[nSLUG] upstream bandwidth with iptables
nslug at fop.ns.ca
Tue Jun 3 21:18:03 ADT 2003
On Tue, 3 Jun 2003, Ben Armstrong wrote:
> On Tue, Jun 03, 2003 at 03:36:32PM -0300, Dop Ganger wrote:
> > Ummmm... No. Using whitespace like that is bad, mmmkay?
> Heh. Perl has its warts too. But really, this is a dead-end topic, so I
> will hold my tongue. :)
Well, I was toying with this a bit further, and I think a perl script that
reads a conf file to generate its output, which is in turn a bash script
that can be run from /etc/init.d would be a neat way to do it. That way,
the front end could be anything - one example that occurred to me was a
public generator on the web that anyone can use to generate a custom
rc.qos script, which also archives the input and can be used as a
reference library. One could also write a user interface in python, if one
wanted to badly enough ;->
> > > OK, so long as debconf isn't providing functionality not already in the app,
> > > this is fine.
> > Shirley "so long as debconf isn't providing functionality already in the
> > app"?
> Well yes, it goes goes without saying that debconf does, in fact, provide
> some functionality not already in the app.
OK, fair enough :-)
> In other words, ideally the
> application allows a user to configure it with the same ease that debconf
> does, and the only thing debconf really does is provide a consistent user
> interface at initial install time for setting up a sane default
> Is that clearer?
Well, what I was thinking was more along the lines of "debianising" it
(for lack of a better term); having a user interface that can take debconf
input and create the QoS rules from there, meaning it'd fit in better with
the rest of the Debian packages (as opposed to running a separate
interface). One piece of software I've seen that does this very well is
Jay's Iptables Firewall (http://firewall-jay.sourceforge.net/) - a really
nicely done dialog interface.
> > De-TLAing:
> > > > I think so, yes, for TCP at least. The problem is, the sfq queue is
> > TCP is just TCP/IP.
> You missed sfq. TCP I knew. :)
Oops... That might be handy :-)
sfq is Stochastic Fair Queueing, it's basically a bunch of queues, one per
TCP or UDP session, and it iterates over each queue in turn to dequeue the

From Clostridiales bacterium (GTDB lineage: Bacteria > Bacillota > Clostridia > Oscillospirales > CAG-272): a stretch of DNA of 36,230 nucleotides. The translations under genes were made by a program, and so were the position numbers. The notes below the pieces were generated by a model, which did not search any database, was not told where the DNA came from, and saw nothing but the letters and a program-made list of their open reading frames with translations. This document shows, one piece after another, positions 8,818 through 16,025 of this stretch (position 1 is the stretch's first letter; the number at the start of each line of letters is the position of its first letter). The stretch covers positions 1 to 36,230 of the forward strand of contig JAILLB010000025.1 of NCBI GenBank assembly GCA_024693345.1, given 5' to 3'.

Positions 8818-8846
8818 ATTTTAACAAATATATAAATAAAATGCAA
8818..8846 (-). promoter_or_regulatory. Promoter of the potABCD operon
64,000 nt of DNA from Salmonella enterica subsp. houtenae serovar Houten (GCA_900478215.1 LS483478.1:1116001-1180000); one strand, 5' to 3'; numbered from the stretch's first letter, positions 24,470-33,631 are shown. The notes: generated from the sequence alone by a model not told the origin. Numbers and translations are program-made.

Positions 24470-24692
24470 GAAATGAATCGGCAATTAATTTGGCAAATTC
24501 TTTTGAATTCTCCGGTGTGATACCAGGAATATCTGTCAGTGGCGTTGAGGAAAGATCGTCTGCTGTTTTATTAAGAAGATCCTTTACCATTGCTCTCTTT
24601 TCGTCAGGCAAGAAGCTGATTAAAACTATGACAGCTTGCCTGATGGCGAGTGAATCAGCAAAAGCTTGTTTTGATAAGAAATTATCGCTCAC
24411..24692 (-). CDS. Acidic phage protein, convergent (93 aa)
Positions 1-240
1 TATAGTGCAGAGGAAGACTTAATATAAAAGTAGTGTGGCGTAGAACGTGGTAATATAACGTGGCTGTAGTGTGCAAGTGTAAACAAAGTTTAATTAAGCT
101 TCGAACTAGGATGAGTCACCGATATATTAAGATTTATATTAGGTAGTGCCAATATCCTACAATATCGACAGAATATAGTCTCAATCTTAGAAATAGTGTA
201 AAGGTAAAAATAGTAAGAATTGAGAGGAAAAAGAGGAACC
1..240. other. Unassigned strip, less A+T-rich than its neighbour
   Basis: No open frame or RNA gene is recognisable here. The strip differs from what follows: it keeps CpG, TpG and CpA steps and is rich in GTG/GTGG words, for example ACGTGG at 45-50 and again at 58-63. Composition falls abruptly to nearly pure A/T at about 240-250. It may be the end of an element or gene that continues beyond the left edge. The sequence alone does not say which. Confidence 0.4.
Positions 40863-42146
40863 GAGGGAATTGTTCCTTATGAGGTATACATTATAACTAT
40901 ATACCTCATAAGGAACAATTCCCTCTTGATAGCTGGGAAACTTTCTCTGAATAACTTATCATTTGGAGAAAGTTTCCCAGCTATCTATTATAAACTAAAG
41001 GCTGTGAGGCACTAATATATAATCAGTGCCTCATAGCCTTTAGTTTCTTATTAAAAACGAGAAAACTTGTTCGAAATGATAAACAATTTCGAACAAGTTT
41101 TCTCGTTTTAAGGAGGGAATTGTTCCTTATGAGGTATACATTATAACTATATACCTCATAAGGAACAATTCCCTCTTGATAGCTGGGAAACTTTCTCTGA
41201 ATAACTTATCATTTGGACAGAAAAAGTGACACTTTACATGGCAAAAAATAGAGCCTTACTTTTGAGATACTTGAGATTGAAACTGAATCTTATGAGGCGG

traffic out interface. It has no effect while traffic isn't maxing out the
queue, but when you've got one stream maxing out the bandwidth
allocated to the queue that's choking all the others it's pretty helpful.
The problem is when you have a lot of streams wanting to send a lot of
data, and the buffers build up (this is the problem I was alluding to
earlier); packets get dropped, which means that the traffic after it may
well be useless as it will be resent anyway, but said packets are already
in the queue using up valuable bandwidth. What I'd like to do is figure
out some way to send a quench message back up the stack to do some flow
control, so not so much data is being sent through. I suspect tbf may be
the answer for this.
> > lartc = http://www.lartc.org/lartc.html
> My homework this week is to read and understand this completely.
Mmmm. The letters "G", "F" and "L" come to mind ;->
> > > > UDP is another matter entirely, but I don't have any applications that
> > > > throw out data quick enough that I can make any meaningful measurements.
> > >
> > > How about file transfers over a cipe tunnel (or pick your favourite
> > > VPN-over-UDP)?
> > All the traffic going out the external interface will be seen as UDP
> > traffic on port (whateverportcipeuses). If you want to do QoS on traffic
> > going out over the VPN, you'll need to attach a qdisc and filter to the
> > VPN virtual interface.
> Hm. Actually, I meant you might get meaningful measurements if you filter
> on the encapsulating interface and blast across some files down the cipe
> tunnel. This is an academic exercise only since, as you said, filtering on
> the VPN interface makes more sense.
Reading back, I think I may have been ambiguous; for "you'll need to
attach a qdisc and filter to the VPN virtual interface", I mean you will
need to attach both a qdisc and a filter to the VPN virtual interface
(cipe0?). It'll be useful if you're doing any interactive traffic and you
have some bulk traffic on the line too.
> How about XPilot? The packet sizes vary quite a bit, but average around
> 200-300 bytes per frame, iirc, and a "typical" framerate is 12 FPS, although
> much higher framerates are possible. Running a smooth XPilot server on a
> network carrying large amounts of other kinds of traffic is quite
> problematic. I'm sure those who host XPilot servers on networks where they
> control their own routing and who are having problems with smooth gameplay
> would be interested.
Well, assuming a "would be nice" framerate of 25 FPS, and 300 bytes per
frame, I make 7500 bytes per second; adding 15345 (the xpilot port,
according to my /etc/services) to the LOBHIPT and LOBHIPU strings should
do the trick quite nicely.
> > > I have been meaning to dabble with alioth anyway, so I might as well. Any
> > > idea what to call the project? My mind is drawing a complete blank.
> > I'm sure there's a pun on "que sera sera" just waiting to burst out into
> > existence... :-)
> I'm sure there is. :) Still waiting, too ...
Hmmm... How about QSS, short for "Meaningless TLA Acronym"?
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